(274810)

Last week many schools across the LA County opened their doors and welcomed students back for in-person classes. While the pandemic morphs and changes with different strains, the American Red Cross Los Angeles Region reminds students and parents that ensuring your safety includes disaster preparedness.

“Parents and kids are both eager to get back to normal and return to the classroom as a new school year starts,” said Guillermo Sanchez, Regional Preparedness Manager for the Red Cross in Los Angeles. “But don’t forget to make safety a top priority.”

Disasters often strike quickly and without warning. They are frightening for adults and can be traumatic for children. Your family may have to leave home and change your daily routine. Be prepared to give your children guidance that will help reduce their fears.

• Find out which disasters are most common where you live and visit our emergency resource library for specific tips on what to do and discuss. For example, if you live in an earthquake-prone area, your child should be taught to DROP, COVER and HOLD ON.

• Know the emergency plan at your child’s school in case a disaster or an unforeseen event occurs. Find out what their emergency plans are so that you can reinforce them at home.

• Talk about emergency preparation with your family so that everyone knows what to do, especially where to meet and who to call. Discussing ahead of time helps reduce fear, particularly for younger children.

• Involve your entire family in preparation activities, such as assembling a survival kit. Children can feel reassured knowing there’s a plan in place.

The Red Cross offers youth preparedness courses and programs to help children develop the skills and confidence they may need in an emergency. Our age-appropriate preparedness materials educate youth with engaging activities and easy action steps. Sign up for one of the Red Cross free virtual emergency preparedness classes in English or Spanish. In dorm rooms:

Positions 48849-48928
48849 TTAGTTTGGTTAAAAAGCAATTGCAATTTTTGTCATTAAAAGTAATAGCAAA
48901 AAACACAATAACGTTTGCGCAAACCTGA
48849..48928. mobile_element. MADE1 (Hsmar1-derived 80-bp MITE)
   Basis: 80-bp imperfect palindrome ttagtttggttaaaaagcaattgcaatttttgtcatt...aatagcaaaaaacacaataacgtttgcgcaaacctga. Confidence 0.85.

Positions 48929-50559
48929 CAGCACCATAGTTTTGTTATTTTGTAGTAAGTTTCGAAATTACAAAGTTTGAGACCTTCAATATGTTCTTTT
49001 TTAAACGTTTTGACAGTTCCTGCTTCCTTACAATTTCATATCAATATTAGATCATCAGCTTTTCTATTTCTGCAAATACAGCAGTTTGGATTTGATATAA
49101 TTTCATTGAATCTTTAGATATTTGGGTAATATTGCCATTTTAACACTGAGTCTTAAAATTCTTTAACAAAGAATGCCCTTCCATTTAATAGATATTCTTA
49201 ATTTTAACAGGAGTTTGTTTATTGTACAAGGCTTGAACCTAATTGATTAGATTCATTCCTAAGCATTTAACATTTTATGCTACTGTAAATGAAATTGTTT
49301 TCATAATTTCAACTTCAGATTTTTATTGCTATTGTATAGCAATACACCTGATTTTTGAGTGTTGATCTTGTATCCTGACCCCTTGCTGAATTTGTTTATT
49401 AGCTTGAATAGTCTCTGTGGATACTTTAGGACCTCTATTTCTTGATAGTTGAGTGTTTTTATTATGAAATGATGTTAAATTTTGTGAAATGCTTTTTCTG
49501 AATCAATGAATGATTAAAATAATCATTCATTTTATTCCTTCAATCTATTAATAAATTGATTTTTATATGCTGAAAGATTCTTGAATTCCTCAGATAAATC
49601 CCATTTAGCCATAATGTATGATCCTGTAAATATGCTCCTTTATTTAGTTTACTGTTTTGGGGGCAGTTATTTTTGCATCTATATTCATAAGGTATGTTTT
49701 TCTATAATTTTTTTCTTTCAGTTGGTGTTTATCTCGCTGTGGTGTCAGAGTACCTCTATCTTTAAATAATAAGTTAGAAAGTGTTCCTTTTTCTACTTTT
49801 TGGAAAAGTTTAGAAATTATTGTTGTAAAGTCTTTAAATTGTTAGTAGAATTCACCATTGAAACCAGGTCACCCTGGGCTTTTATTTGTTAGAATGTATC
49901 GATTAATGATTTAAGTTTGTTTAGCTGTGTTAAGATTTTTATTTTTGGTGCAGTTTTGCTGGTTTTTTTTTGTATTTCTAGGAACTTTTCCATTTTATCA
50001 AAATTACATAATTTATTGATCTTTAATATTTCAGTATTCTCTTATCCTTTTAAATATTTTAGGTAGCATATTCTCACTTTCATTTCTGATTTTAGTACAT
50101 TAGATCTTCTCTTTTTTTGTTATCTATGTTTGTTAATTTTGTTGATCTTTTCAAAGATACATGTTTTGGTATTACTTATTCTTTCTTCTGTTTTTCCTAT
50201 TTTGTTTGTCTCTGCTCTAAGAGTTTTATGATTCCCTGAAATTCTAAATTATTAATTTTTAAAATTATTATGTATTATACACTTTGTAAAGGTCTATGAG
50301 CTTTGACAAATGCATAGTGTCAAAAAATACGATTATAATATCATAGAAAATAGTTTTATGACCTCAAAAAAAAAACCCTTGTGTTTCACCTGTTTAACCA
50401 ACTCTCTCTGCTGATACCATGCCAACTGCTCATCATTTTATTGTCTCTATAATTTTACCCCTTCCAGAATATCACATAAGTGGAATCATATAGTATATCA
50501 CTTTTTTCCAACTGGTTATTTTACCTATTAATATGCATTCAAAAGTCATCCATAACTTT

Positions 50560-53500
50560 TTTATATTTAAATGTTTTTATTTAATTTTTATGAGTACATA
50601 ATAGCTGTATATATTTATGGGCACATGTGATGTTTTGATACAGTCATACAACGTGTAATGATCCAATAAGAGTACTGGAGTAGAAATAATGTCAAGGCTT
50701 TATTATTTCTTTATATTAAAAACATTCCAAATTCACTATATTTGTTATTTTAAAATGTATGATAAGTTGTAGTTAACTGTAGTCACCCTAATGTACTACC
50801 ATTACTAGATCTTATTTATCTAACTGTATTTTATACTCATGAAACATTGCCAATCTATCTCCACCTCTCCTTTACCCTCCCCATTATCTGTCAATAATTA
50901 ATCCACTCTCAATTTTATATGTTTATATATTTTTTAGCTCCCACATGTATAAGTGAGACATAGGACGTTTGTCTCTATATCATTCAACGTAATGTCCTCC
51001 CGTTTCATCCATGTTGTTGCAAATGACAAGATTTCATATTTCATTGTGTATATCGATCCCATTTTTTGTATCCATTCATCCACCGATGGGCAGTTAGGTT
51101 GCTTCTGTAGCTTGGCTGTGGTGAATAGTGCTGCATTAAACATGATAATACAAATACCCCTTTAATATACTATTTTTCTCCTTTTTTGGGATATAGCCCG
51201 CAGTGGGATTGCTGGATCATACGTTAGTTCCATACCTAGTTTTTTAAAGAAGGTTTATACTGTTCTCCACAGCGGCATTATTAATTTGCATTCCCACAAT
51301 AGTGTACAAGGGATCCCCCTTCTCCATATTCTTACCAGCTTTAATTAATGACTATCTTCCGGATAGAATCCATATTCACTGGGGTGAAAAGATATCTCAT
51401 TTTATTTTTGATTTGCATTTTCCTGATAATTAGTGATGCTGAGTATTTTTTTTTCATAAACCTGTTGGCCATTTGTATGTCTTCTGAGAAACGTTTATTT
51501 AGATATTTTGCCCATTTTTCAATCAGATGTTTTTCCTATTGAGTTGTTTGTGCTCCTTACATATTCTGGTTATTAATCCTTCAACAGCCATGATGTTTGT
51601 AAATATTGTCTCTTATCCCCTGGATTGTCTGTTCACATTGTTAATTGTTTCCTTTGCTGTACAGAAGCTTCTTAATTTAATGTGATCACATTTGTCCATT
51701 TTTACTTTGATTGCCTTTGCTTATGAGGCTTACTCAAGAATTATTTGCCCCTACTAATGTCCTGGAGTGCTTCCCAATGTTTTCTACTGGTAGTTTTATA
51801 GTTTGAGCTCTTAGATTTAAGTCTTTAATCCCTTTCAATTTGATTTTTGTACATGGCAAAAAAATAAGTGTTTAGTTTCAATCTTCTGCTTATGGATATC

• Look for fully sprinklered housing when choosing a dorm or off-campus housing.

• Test all smoke alarms at least once a month.

• Never remove batteries or disable a smoke alarm.

• If you live in an apartment or house, make sure smoke alarms are installed in each sleeping room, outside every sleeping area and on each level of the apartment unit or house. For the best protection, all smoke alarms in the apartment unit or house should be interconnected so that when one sounds, they all sound.

• If you live in a dormitory, make sure your sleeping room has a smoke alarm, or your dormitory suite has a smoke alarm in each living area as well as the sleeping room.

• Learn two ways to get outside from classrooms and living quarters. You never know when an emergency will happen. Learn your building evacuation plans and practices drills as if they were the real thing.

• When the smoke alarm or fire alarm sounds, get out. Never go back into the home after you have left unless the fire department says it is safe.

The Red Cross First Aid App provides instant access to information on handling the most common first aid emergencies whether it be before, during or after school. Download the app for free by searching for ‘American Red Cross’ in your app store or at redcross.org/apps. Learn and practice first aid and CPR skills by taking a course (redcross.org/takeaclass) so you can help save a life.